Helios Grant To Support Student Success at UT

Published: Oct 27, 2011

In an effort to increase college graduation rates for first-generation and under-represented students, Helios Education Foundation and The University of Tampa have partnered on a new initiative called “Student Success – Responding to a National Imperative.” Helios is investing $1.3 million over four years in the initiative.

Specifically, the targeted students include full-time UT students who are studying mathematics, education, technology and science-related disciplines, who are members of minority groups and/or are first-generation college students and who are from the state of Florida.

Student success in the program will be measured by increased persistence and graduation rates of the cohorts, and increased engagement of the students in all aspects of the college experience.

Specifically, UT ultimately expects gains in graduation rates of up to 17 percent within the targeted population. It also expects to see gains in students’ perceptions of academic challenge, active and collaborative learning, student-faculty interaction, enriching educational experiences and supportive campus environment.

Within UT’s current enrollment, 282 students have been identified as the initial cohort.

Shani Bennett, a freshman from Miami, is a minority student who is in the initial cohort. She is undecided about her major, but has considered pre-dentistry. “I’m looking at everything,” she says. Although she has been at UT only for a few weeks, she has enjoyed the Helios program scholarship, the networking with other students and getting to work eight hours a week for the Office of Career Service. Obtaining a job on campus is one part of the Helios grant program, which so far has been beneficial for Bennett.

“I get exposure to different employers and meet a lot of new people,” Bennett said. She added that she and her Helios student mentor have already talked about future class schedules, and about doing community service at a local school.

This initial cohort is made up of students who traditionally need additional support mechanisms for the challenges they face in college, said UT President Ronald L. Vaughn. And while over the past 15 years UT has committed tremendous resources to student development and support services, including substantial investments in infrastructures, the Helios partnership provides a boost.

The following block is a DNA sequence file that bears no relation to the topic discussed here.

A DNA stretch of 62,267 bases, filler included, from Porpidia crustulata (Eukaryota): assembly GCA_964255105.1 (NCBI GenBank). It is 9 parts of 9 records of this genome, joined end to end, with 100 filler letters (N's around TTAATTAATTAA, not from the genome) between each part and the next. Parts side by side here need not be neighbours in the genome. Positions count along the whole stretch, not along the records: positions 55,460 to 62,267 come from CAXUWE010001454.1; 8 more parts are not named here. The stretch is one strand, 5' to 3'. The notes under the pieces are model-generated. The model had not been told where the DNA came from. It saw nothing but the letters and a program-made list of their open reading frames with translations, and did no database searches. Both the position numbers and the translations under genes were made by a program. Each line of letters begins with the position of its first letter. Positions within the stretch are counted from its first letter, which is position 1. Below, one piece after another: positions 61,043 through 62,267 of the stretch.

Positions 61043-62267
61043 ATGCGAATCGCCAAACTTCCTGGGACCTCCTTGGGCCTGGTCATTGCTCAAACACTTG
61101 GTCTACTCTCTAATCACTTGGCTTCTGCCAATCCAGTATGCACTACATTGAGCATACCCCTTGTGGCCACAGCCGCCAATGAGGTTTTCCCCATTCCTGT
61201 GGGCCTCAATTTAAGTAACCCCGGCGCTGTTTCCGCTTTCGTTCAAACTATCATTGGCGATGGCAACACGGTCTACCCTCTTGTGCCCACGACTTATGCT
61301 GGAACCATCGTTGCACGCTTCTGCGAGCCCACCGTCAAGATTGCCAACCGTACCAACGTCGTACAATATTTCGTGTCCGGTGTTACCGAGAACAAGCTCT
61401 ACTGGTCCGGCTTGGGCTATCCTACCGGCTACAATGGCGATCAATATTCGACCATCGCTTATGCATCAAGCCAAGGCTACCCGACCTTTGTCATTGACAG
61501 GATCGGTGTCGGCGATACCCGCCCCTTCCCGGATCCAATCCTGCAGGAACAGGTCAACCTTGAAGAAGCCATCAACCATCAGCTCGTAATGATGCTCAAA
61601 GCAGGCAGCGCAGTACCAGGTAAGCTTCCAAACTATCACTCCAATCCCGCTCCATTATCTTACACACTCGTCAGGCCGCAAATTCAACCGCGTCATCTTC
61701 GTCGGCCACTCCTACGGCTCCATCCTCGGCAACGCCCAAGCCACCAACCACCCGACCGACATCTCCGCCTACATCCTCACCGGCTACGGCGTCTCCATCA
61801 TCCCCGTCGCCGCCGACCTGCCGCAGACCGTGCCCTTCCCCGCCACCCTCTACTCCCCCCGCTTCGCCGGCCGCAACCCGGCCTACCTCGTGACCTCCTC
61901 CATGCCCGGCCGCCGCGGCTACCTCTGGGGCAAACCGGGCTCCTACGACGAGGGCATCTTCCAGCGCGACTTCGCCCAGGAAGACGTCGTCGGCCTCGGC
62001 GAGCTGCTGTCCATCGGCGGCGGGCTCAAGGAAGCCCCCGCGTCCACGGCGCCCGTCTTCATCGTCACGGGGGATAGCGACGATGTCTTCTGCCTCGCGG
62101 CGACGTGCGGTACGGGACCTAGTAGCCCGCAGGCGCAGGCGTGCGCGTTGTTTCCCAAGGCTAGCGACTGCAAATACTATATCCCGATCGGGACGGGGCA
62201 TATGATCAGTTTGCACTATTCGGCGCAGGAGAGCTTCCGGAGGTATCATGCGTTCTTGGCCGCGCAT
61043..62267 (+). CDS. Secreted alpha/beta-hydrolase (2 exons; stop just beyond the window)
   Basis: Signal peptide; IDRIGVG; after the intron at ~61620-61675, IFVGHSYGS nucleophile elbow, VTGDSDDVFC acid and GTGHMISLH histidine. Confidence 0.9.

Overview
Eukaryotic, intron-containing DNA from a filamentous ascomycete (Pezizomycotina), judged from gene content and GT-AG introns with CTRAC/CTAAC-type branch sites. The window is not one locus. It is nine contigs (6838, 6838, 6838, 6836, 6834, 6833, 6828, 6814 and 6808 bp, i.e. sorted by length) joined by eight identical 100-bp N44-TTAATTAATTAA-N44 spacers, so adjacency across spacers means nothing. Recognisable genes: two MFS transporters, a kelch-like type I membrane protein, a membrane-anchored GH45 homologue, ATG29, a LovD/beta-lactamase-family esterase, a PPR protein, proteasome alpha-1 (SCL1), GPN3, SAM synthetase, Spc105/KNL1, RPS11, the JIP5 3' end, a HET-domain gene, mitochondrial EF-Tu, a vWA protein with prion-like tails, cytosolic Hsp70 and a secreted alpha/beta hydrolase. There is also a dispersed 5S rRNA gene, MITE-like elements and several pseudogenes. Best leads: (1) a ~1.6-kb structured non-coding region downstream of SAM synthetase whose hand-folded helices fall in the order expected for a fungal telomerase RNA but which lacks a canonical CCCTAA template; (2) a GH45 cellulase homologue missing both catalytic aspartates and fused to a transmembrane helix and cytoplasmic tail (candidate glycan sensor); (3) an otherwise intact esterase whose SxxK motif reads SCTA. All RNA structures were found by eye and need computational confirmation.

“UT has a demonstrated track record in student success initiatives, but we aspire to higher achievement,” Vaughn said. “This partnership with Helios Education Foundation provides the high speed on-ramp we envision for student success.”

The program reaches across academic, enrollment, student services and financial aid. Strategies for implementation include:

  • Formation of an Office of Student Success.
  • Creation of micro academic communities in which students can interact with faculty and staff.
  • Providing “gap” financial aid for students with the greatest financial needs.
  • Development of programs that link students’ academic areas with the campus offices of Advising and Career Services, thus ensuring successful career development.
  • Developing merit-based incentive awards for students who have demonstrated academic success after their first year.
  • Creating new on-campus employment opportunities.
  • Selecting current graduate and undergraduate students to serve as academic coaches and program mentors.

“Preparing students for the academic rigor of a college education is only part of the equation,” said Helios Education Foundation President and CEO Paul Luna. “We have to ensure that those same students, once in college, persist and complete that education. That’s why we’re so supportive of the University of Tampa’s Student Success initiative which wraps academic, social and financial support around incoming first-generation and under-represented students, helping them succeed and graduate.”

Lorie Kittendorf, UT’s director of student success, said that with the Helios grant UT can approach the support of this student population intentionally and tactically. She also added that the program is unique in that support of the program will largely rest on students, both at the undergraduate and graduate level, who will connect with the students of interest in targeted ways.

"We never know what person, event or moment will help a student connect to an institution, but we do know how crucial student engagement and involvement are for persistence and success,” Kittendorf said. “Our team of graduate academic coaches and undergraduate peers will hopefully serve as a key resource for the information, advice, support and involvement that are so critical for student learning and persistence.”